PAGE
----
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Cutting Into Higher Ed AV Budgets

Smaller Budgets, Same Professor Demands

As universities and schools around the world prepare for a new academic year, educators are bracing themselves for tough times ahead. In this era of tight higher ed budgets and supply chain disruptions, the future of education is uncertain. The latest episode of the EDTech podcast, titled “Budgets & Big Screens,” delves into the challenges facing the education industry and offers some solutions.

Decreased Budgets for Increased Needs

Host Erin Maher-Moran is joined by three experts: Rob Rasberry, Assistant Director of Multimedia Services for Drexel University; Ernie Bailey, Director of AV Services for the University of Arkansas; and Scott Tiner, Director of Client Services for Bates College. Together, they explore how educators can cope with budget cuts and supply chain disruptions. Tiner’s rAVe Pubs article “‘Tis the Season (for Budget Cuts).” was the jumping off point. The article details various reasons that educators may see budget cuts and why this won’t be a standard budgeting season for most schools.

One of the main reasons behind the budget cuts is the tough economy. However, rising costs and inflation are also contributing factors. The COVID-19 pandemic has forced educators to upgrade their classrooms, and this has led to a perfect storm of increased demand and decreased budgets.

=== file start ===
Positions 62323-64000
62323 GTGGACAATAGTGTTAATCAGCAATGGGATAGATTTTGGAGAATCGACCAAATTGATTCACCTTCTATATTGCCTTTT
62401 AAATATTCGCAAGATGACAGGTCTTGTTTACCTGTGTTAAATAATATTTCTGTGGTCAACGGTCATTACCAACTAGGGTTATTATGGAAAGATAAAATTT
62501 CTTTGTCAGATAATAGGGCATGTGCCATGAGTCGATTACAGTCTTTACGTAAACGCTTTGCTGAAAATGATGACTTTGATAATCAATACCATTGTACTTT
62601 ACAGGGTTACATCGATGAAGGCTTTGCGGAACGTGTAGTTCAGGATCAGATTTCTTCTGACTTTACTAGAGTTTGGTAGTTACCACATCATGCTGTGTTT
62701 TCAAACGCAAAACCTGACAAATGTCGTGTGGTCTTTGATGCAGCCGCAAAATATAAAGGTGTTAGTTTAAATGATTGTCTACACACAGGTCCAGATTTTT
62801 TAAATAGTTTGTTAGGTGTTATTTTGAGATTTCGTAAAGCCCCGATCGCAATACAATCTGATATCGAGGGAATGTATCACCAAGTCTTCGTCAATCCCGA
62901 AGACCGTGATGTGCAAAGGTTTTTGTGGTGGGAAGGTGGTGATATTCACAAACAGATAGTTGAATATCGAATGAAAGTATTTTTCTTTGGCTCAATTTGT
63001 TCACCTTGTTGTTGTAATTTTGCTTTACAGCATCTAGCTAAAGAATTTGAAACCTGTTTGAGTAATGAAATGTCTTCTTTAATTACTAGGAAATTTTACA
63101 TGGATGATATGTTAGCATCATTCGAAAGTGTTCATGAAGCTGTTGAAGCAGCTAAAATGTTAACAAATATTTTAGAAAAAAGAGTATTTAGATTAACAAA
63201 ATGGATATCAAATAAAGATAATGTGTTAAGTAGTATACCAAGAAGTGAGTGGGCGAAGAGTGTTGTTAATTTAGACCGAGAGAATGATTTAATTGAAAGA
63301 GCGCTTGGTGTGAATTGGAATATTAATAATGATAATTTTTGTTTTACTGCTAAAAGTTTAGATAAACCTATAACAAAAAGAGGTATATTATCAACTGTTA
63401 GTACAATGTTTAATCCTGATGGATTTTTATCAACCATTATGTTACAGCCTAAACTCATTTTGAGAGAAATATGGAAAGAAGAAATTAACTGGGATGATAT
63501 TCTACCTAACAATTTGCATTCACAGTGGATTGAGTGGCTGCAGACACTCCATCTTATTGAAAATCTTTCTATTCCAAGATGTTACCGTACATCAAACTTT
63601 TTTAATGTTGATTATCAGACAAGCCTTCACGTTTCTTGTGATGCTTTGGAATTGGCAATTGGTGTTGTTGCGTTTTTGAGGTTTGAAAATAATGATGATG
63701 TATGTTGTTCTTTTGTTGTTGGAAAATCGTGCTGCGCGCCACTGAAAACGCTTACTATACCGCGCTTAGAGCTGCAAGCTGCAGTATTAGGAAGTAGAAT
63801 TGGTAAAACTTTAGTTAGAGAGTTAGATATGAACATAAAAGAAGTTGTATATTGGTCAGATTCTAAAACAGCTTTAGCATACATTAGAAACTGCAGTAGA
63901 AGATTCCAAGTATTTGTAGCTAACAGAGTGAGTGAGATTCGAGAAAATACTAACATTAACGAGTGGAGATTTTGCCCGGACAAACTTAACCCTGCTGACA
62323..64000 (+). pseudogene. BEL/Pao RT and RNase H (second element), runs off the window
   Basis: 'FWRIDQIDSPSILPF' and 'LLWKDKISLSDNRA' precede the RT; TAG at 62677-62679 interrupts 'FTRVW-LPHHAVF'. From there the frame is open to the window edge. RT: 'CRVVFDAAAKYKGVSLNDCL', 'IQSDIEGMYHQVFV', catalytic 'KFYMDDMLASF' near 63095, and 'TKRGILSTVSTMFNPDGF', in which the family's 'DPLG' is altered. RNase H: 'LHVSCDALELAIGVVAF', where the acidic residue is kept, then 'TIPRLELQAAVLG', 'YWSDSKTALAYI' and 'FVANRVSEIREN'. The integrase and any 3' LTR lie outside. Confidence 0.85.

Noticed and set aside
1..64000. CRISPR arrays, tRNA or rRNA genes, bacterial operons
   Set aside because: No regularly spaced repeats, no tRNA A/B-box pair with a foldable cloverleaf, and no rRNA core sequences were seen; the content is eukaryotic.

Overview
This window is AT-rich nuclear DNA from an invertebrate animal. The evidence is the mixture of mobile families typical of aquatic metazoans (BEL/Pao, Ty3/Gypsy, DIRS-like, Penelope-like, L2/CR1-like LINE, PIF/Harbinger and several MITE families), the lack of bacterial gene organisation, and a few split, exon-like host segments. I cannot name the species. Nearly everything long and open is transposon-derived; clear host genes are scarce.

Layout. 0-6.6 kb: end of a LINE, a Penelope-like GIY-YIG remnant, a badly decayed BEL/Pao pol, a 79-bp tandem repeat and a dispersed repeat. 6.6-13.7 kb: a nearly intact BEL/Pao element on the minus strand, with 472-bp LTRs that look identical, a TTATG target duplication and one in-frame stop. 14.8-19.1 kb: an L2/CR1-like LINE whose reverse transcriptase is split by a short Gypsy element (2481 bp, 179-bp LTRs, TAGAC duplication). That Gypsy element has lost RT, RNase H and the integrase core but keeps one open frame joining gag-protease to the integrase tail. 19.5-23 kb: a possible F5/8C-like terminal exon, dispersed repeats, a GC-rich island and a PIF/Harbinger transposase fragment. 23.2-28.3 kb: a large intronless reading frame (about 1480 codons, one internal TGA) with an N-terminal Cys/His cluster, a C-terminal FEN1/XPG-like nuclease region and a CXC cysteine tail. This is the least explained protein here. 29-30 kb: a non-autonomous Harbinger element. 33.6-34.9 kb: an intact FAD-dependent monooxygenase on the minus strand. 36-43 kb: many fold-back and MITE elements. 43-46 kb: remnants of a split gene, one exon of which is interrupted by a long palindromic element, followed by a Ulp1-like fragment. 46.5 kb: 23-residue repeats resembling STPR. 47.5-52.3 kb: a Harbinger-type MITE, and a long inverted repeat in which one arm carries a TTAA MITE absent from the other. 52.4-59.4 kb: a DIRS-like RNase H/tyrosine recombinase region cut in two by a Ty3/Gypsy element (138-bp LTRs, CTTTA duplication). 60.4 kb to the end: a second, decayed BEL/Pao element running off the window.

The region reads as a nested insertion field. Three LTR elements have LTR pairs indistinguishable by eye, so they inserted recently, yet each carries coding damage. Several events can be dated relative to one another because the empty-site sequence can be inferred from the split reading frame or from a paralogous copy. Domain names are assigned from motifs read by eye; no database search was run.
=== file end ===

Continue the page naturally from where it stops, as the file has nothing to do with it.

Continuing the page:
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Struggling With Employee Salaries

Maher-Moran points out that her budget should be increasing, but instead, she is expected to do more with less. Her employees are leaving for better-paying opportunities, and there’s no money to attract new talent. Tiner is facing similar challenges, with HR telling him to hire less advanced staff, even though he needs more skilled employees.

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Bailey’s frustration is that the constrained budget doesn’t allow for upgrades. When potential students visit his university, they see that they don’t have what the school down the road has. This affects recruiting and could lead to lower enrollment.

Supply Chain Issues Mess With Budgets

Supply chain issues are another headache for educators. They order products, but they don’t arrive until the next fiscal year, which means they’ve paid for them twice. There’s no money left for new gadgets and gizmos that would make their classrooms stand out.

In conclusion, educators need to be prepared for tough times ahead. The podcast offers some advice, such as letting higher-ups know what you won’t be able to do next year, but there’s no magic bullet. The education industry needs to come together to find solutions to these challenges.

You can listen to the full EDTech episode here.


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